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I am studying photoelectric effect and it is known that if the irradiated light on metal surface has a lower frequency than that of work function the electrons do not eacape, no matter how intense the light is. However, I imagined a thought experiment where work function is W=hυ and light consisting of photon with a frequency υ/2 is irradiated on the metal surface. Suppose the electron absorbs 2 (or more than 2) photons of energy hυ/2 each. It then has an energy equal to (or greater than) the work function and hence can escape the surface. Then we have a case where electrons are knocked out by light of lower frequency than the work function. In a similar way, we can have an electron knocked out of the metal surface by light of lower frequency but sufficient intensity so that there are many photons which the electron can absorb to gain enough energy to escape. Why can't we have this situation?

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  • $\begingroup$ The electron is stable at its initial lower energy level and only at the next energy level which is this case is a free electron. There is no halfway intermediate level for the electron to "hang out" or exist so it will never absorb 1/2 the energy. $\endgroup$ Apr 15, 2023 at 14:27
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    $\begingroup$ The probability of interaction between photons and electrons is governed by the fine structure constant (squared). Which means that per every 10000 possible interactions, only one is likely to happen. When you want to simultaneously absorb two photons, the interaction probability drops by another such factor. It is just too small a probability to observe in experiments unless you specifically search for it. Not to mention that the transition probability for this also depends upon a much smaller matrix element than the usual one. Note that $\nu/2$ is likely still UV, not visible light. $\endgroup$ Apr 15, 2023 at 14:38
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    $\begingroup$ Google for two photon absorption $\endgroup$ Apr 15, 2023 at 15:10
  • $\begingroup$ See e.g. accelconf.web.cern.ch/ipac2018/papers/tupml026.pdf for a research paper. Metals are harder systems than e.g. organic molecules or nano-particles because the effective interaction time with light is much smaller (femto-second or sub-femtoseconds, I believe), which needs very high light intensity, but it can be done and has been done. Search for "multi photon absorption photocathodes". $\endgroup$ Apr 15, 2023 at 16:23

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Multi-photon ionisation is possible, but the probability of it occurring is very low unless extremely strong fields are applied. But it was definitely a topic of interest in the 1960s: see for example this article deriving the expression for the rates, this article observing it in Cs$_3$Sb. For whatever reason interest seemed to wane after the 1960s, but recently with the increased accessibility of strong field sources there has been somewhat of a revival of interest in multi photon processes such as this. See for example these slides for a nice overview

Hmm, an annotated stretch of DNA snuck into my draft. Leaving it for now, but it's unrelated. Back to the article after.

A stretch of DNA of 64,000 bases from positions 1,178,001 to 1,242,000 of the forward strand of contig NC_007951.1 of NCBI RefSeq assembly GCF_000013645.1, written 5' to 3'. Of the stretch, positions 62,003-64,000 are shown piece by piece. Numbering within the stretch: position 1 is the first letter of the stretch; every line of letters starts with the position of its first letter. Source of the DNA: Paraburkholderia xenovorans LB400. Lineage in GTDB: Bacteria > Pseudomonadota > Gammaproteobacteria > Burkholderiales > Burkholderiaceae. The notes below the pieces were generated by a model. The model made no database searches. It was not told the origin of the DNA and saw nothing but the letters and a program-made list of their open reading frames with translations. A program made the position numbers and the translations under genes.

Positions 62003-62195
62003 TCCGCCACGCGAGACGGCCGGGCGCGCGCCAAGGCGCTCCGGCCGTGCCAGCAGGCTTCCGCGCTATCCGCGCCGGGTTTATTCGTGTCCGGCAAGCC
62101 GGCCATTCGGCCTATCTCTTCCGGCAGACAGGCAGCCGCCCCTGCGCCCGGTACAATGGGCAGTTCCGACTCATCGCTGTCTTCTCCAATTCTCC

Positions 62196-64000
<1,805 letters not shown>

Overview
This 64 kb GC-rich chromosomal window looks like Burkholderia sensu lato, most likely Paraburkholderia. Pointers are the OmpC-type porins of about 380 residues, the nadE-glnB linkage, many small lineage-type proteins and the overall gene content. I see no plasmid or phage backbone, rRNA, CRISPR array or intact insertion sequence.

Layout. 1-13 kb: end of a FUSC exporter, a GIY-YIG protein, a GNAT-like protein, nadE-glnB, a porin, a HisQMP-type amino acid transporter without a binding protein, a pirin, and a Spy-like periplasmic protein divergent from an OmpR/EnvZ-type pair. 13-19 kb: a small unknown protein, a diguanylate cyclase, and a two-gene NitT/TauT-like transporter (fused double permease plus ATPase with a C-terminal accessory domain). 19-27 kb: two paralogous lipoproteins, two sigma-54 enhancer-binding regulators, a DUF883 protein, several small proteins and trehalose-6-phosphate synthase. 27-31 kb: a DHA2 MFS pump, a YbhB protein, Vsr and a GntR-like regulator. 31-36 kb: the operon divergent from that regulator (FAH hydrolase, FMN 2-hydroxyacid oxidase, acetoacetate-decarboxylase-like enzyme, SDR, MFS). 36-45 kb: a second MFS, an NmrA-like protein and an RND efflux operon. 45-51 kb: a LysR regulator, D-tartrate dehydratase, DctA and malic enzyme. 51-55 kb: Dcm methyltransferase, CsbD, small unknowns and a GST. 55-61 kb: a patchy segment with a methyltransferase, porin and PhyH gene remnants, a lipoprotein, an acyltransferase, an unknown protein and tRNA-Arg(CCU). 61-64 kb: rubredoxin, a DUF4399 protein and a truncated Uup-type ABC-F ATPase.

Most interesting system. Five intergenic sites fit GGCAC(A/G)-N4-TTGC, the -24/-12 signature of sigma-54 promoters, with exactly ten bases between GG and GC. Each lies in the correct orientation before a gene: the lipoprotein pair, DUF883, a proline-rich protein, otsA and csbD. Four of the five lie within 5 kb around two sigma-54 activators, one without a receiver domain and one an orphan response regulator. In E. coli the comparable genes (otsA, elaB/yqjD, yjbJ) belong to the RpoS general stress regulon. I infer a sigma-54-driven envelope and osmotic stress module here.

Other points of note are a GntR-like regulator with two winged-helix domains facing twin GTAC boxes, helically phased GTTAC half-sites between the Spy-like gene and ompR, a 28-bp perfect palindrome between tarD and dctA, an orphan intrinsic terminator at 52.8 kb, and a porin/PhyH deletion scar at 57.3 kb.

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  • $\begingroup$ This answer is basically correct, but multiphoton ionization is much more of an active field (and much more of a routine process) than the text makes it sound. I don't know where the impression that interest waned after the 1960s comes from, though - the interest never dropped and has only increased after the creation of CPA for laser amplification. $\endgroup$ Aug 28, 2023 at 18:17
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Usually this is not possible. As described in the comments, a photon can be absorbed when an atom has two energy levels, and the photon contains just enough energy to promote an electron from one to the other.

Another way a photon can be absorbed is if it contains so much energy that the electron escapes entirely from the atom. In that case, any (high) photon energy will do. The extra energy goes into the kinetic energy of the photon plus recoil of the atom.

But there are special cases where two (or more) photons can be absorbed in two separate steps. This is sometimes taken advantage of in lasers to double or triple the frequency of light. If there are two sets of energy levels with just the right separation, a photon can promote an electron to one higher energy, and the second can promote it again. See this article on Upconversion.

Another way involves crystals with nonlinear response to electromagnetic waves. In a classical picture, electromagnetic waves exert forces on electrons, making them oscillate. Usually atoms are like springs. $F = kx$. Double the force to double the amplitude. But in some crystals there is a quadratic term. $F = k_1x + k_2x^2$. See Nonlinear Index.

This can cause higher frequencies to be emitted. Some lasers take advantage of this to emit higher frequency light. The non-linear component is usually weak. It takes a very intense light to excite it. These lasers often concentrate a lot of energy in a very short pulse. See this article on Frequency Doubling.

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  • $\begingroup$ Multiphoton processes are much more routine than the description in this answer. For an everyday example of the sources described as "some lasers" here, see green laser pointers, which are frequency-doubled IR lasers. $\endgroup$ Aug 28, 2023 at 18:19

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